Teff, the warm-season annual grass that’s gained popularity the past several years, may be more than a good horse hay. Dairy cows like it, too, says Blair Mickelson, Melba, ID.

Early this March, Mickelson replaced all the alfalfa in rations for his 35 registered Holstein and Jersey cows with teff. He’d done the same six months earlier for his 16 show cows.

“Teff is more palatable,” says Mickelson, who owns Haven-Maid Dairy with partners Harmon Tobler and Jon Mortensen. They also provide breeding stock for dairies and raise alfalfa to feed at Mortensen’s heifer calf ranch.

“With the grass hay, we don’t have much loose manure or toxicity problems we had feeding a hot ration (including alfalfa). The grass has a little bit more fiber in it. And for the show cows, it helps give more depth of body – more substance – than alfalfa would.”

He buys 75- to 80-lb small squares of Tiffany teff from a local grower and finds that, compared to alfalfa, it also has more protein. The 2008 teff crop tested 21% protein.

Teff is softer and sweeter than other grasses, too.

“Timothy and some of those other grasses can be a little bit coarse. Teff is almost like if you went out and cut your lawn and dried it – that’s how tender it is.”

Not a large herd, the dairy nevertheless maintains an award-winning milk production average. It was recognized for its high milk yield for its herd size by the Idaho Holstein Association last year. When tested in late March, the Holsteins were producing 87 lbs/cow/day and running 27,000 lbs/cow/year on average. The Jerseys were producing 68 lbs/cow/day, averaging 21,000 lbs/cow/year, Mickelson says.

Lactating cows are getting about 24% teff along with corn silage and other ingredients. “I can feed their grain in a manger and come back and throw in some grass hay and the cows will actually walk away from their corn and go over and eat the grass hay. I wouldn’t have believed it if I hadn’t seen it myself.”

Branching the Tiffany teff line into the dairy and beef markets is a goal of Producer’s Choice Seed, the marketing subsidiary of Cal/West Seeds, says Don Miller, forage breeder and director of product development.

“What we’re saying now is that it’s not just for horses. It’s for other animals, too,” Miller says. “Based on positive feedback received from dairymen, our company has decided to seriously explore the possibility of expanding the use of teff hay into dairy rations. This coming year, to accomplish that goal, we plan to establish 20 Tiffany teff dairy demo plots across the U.S. Our intent is to work with dairies, letting them try teff in their own operations.”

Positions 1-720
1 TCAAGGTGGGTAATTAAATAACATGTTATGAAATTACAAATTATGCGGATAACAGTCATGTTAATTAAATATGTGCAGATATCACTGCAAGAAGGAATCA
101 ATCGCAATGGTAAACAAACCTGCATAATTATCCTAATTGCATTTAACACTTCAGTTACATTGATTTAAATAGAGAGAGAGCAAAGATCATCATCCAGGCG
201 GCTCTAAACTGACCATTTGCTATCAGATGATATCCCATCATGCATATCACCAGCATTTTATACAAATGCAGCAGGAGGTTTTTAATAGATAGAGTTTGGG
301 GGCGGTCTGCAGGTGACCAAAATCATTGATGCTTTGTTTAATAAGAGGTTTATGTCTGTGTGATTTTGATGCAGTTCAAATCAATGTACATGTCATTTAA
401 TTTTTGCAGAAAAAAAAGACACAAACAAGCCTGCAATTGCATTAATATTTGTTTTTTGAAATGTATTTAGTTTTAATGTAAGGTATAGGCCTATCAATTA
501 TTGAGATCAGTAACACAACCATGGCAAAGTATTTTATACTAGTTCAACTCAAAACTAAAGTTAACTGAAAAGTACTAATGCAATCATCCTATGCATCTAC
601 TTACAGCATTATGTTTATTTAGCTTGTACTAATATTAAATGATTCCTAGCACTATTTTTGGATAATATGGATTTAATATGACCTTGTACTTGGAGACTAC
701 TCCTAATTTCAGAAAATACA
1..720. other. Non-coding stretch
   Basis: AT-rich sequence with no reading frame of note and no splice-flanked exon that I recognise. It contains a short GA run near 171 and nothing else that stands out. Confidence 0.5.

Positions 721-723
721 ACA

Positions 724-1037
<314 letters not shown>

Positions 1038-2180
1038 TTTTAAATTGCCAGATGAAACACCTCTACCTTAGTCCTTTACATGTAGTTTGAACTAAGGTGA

Miller has also been collecting input from growers and university specialists to produce a second edition of a teff grass guide, now offered on www.producerschoiceseed.com as a free download. Free print copies are available through local dealers.

It’s called the Teff Grass Crop Overview and Forage Production Guide.

“We’re taking into account anything we’ve learned over the last couple of years. We try to stress whatever is important to make sure the farmer has success in raising teff.

“We’re also trying to stress things farmers shouldn’t do,” he adds. The most important things to avoid when managing teff are:

• Don’t plant teff in soft soils. “The seedbed has to be very firm. Bruce Anderson (University of Nebraska forage specialist) did some testing last summer, and he recommended that the soil has to be to the point where you can bounce a basketball on it,” Miller says. “That’s a problem we’ve had in the past. If people are going to fail, they put it in too soft of soil and, as a result, they get the seed too deep.”
• Don’t plant in soils that are too cool. Soils should be at least 65° before planting teff. If not, the grass will grow slower and weed competition will be more of a problem.
• Don’t interseed teff into an older stand of alfalfa until after the first cutting. “That puts you far along into the late spring, when soil temperatures are starting to warm up,” Miller recommends.
• Don’t cut it below 4”, because all the food reserves are in the bottom part of the stem and you may not get as much regrowth.
• Don’t let teff go to head. If it does, the next cut may suffer because the food reserves have moved into the seed.

Insect problems at this point are minimal – some damage occurred in North Dakota teff fields a few years ago and haven’t recurred.

“There’s some indication of an insect in teff in Arizona, but, for the most part, we haven’t had any major outbreaks. We on the breeding end are looking at a lot of new lines, making sure we’ve got a genetic base just in case there’s an insect that comes up,” says Miller.

Disease worries are few, too, he says. “We had some seed growers who were growing back-to-back teff, which we don’t recommend. If you’re going to get diseases, that’s where you’ll get them.

“However, in 2009 we took samples out of first-year, second-year and third-year plantings of teff and didn’t come back with any diseases in Idaho.” Some cereal rust problems showed up in Nebraska one year, but didn’t make any return appearances, he adds.

For more information, visit hayandforage.com and search for teff.